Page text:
Qasīdat al-Burda (Arabic: قصيدة البردة‎, "Ode of the Mantle"), or al-Burda for short, is a thirteenth-century ode of praise for the Islamic prophet Muhammad composed by the eminent Sufi mystic Imam al-Busiri of Egypt. The poem whose actual title is al-Kawākib ad-durriyya fī Madḥ Khayr al-Bariyya (الكواكب الدرية في مدح خير البرية, "The Celestial Lights in Praise of the Best of Creation"), is famous mainly in the Sunni Muslim world. It is entirely in praise of Muhammad, who is said to have been praised ceaselessly by the afflicted poet, to the point that the Prophet appeared in a dream and wrapped him in a mantle or cloak; in the morning the poet discovers that God has cured him.[1][2]

A verse from the Qaṣīdat al-Burda, displayed on the wall of al-Busiri's shrine in Alexandria

Bānat Suʿād, a poem composed by Ka'b bin Zuhayr was originally called as Al-Burdah. He recited this poem in front of Muhammad after embracing Islam. Muhammad was so moved that he removed his mantle and wrapped it over him. The original Burdah is not as famous as the one composed by Imam al-Busiri even though Muhammad had physically wrapped his mantle over Ka'b not in a dream like in the case of Imam al-Busiri.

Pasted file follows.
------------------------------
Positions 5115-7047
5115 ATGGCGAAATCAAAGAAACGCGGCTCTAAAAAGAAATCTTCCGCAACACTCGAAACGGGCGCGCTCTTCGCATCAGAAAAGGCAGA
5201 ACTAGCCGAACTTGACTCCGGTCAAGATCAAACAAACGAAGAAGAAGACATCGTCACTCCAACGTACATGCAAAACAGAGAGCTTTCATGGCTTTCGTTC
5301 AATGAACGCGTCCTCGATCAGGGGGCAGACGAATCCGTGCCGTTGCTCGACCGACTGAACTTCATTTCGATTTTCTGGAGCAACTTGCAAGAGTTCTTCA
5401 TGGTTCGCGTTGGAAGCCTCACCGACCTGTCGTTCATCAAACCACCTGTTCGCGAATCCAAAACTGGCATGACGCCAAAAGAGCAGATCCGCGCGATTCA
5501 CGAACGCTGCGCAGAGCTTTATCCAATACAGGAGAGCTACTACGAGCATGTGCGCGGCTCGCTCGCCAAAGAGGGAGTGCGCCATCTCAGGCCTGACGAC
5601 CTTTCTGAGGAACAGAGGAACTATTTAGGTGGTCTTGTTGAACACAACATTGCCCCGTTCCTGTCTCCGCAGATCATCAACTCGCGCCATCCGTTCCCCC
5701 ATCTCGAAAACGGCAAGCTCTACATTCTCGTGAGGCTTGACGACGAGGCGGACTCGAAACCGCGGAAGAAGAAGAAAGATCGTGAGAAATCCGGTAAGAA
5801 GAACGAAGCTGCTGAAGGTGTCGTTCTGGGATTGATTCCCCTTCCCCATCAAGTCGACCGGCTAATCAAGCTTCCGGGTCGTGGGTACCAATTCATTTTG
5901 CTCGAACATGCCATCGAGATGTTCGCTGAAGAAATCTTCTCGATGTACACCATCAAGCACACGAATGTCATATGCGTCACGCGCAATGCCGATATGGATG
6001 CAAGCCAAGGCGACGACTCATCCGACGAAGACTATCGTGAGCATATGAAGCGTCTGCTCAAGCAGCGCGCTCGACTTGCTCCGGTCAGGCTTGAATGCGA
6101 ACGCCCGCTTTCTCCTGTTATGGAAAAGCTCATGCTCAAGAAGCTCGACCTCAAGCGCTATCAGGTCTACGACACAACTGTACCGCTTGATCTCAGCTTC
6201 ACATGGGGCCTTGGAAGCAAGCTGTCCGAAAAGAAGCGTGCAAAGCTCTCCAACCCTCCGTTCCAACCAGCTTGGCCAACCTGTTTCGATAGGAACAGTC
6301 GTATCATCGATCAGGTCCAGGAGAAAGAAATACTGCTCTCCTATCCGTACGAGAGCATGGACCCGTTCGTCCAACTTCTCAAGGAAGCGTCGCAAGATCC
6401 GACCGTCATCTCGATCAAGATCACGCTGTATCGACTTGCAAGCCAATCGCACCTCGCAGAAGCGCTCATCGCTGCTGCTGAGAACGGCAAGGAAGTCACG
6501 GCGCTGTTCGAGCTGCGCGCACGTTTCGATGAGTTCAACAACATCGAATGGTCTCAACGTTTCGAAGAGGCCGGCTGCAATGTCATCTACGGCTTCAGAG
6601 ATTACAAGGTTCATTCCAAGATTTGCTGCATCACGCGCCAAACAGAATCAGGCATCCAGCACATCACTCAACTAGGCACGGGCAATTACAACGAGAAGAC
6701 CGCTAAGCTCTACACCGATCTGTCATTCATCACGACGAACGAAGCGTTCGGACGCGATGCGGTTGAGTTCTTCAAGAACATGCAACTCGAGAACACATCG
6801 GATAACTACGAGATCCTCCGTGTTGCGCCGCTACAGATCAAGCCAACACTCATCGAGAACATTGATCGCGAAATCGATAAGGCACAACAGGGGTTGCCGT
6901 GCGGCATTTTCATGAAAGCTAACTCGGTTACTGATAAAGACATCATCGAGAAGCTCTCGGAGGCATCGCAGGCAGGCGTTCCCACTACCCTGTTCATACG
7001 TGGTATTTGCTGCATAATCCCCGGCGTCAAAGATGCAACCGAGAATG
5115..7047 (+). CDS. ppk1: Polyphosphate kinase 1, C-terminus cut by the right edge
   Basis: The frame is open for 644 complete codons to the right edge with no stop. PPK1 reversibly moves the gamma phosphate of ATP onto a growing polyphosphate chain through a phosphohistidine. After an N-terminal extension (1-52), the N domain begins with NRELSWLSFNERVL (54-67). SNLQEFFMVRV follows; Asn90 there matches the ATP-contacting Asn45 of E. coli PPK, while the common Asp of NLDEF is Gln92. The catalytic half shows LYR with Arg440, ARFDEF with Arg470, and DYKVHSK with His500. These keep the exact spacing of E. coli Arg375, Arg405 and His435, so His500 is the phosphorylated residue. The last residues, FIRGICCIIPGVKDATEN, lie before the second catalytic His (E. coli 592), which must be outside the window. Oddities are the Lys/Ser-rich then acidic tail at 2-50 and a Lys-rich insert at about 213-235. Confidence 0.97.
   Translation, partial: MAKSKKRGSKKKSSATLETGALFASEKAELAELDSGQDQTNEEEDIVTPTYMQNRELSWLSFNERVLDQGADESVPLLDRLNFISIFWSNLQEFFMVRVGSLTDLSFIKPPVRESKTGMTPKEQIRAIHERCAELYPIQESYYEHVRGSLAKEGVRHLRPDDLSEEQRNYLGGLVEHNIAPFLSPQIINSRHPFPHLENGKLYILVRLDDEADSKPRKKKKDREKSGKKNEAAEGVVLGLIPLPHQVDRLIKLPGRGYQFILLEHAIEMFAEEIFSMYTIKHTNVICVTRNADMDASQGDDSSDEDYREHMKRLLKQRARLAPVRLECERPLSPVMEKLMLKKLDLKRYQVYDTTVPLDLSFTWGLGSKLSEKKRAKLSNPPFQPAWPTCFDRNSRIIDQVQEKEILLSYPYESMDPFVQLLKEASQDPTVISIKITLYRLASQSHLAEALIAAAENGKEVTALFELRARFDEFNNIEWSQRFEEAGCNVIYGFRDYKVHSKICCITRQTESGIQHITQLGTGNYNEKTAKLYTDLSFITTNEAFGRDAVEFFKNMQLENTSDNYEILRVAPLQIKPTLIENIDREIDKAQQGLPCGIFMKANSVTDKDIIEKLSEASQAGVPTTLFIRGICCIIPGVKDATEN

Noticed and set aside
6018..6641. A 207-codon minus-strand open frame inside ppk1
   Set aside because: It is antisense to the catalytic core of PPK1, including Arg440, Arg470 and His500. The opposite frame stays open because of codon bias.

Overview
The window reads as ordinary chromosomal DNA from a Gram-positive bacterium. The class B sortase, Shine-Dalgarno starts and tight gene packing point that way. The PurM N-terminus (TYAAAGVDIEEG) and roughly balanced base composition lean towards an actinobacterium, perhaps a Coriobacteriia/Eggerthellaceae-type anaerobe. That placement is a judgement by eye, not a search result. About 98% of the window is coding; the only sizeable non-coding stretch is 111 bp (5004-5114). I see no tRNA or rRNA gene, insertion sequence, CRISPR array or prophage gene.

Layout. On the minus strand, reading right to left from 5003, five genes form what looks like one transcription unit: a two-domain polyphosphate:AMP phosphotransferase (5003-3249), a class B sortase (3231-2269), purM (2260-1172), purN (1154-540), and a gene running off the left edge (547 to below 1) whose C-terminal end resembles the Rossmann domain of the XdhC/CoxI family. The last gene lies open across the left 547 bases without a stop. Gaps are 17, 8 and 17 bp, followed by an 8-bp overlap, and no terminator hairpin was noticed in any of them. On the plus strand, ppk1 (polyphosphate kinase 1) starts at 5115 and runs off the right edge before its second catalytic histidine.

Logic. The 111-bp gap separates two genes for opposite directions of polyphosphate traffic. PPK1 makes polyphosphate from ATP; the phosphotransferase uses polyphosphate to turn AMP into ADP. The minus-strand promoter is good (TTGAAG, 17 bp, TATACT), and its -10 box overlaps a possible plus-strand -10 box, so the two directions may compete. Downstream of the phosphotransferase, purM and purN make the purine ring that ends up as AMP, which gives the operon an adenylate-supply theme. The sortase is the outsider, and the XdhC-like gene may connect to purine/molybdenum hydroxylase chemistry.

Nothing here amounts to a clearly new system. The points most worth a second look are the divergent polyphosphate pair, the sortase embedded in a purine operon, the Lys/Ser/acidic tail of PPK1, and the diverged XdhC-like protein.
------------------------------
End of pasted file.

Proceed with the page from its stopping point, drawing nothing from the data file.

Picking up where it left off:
CompositionEdit

Al-Busiri narrated the circumstances of his inspiration to write the Burdah:

...I began to contemplate writing a poem in the qasida form, and soon after, I did so as a way of interceding by it with the Messenger of God to God, the Exalted, hoping that he might heal me.

I was repeating it often, singing it, calling upon God through it, and seeking intercession with it. During that time, while sleeping, I saw the Prophet, upon him and his family be prayers and peace. He wiped over my face with his blessed hand and thrust upon me his cloak. I immediately got up and left my house. I had told no one of my poem nor of anything I had been doing prior to that. On the road, I met a fellow spiritual wayfarer, who said to me, "I want you to give me a copy of the poem you wrote in praise of the Prophet, upon him be prayers and peace." I responded, "which one?" He said, "The one you wrote during your illness." He then recited its opening lines saying, "By God, I heard it in a vision last night recited in the presence of God's messenger, upon him and his family blessing and peace. It greatly pleased the prophet, and I saw him thrust his cloak on the one who wrote it!"

I provided him with a copy, and he began telling others of his vision. Thus its news spread far and wide.

— Imam al-Busiri

The Burda is divided into 10 chapters and 160 verses all rhyming with each other. Interspersing the verses is the refrain, "My Patron, confer blessings and peace continuously and eternally on Your Beloved, the Best of All Creation" (Arabic: مولاي صل وسلم دائما أبدا على حبيبك خير الخلق كلهم). Each verse ends with the Arabic letter mīm, a style called mīmiyya. The 10 chapters of the Burda comprise:

PopularityEdit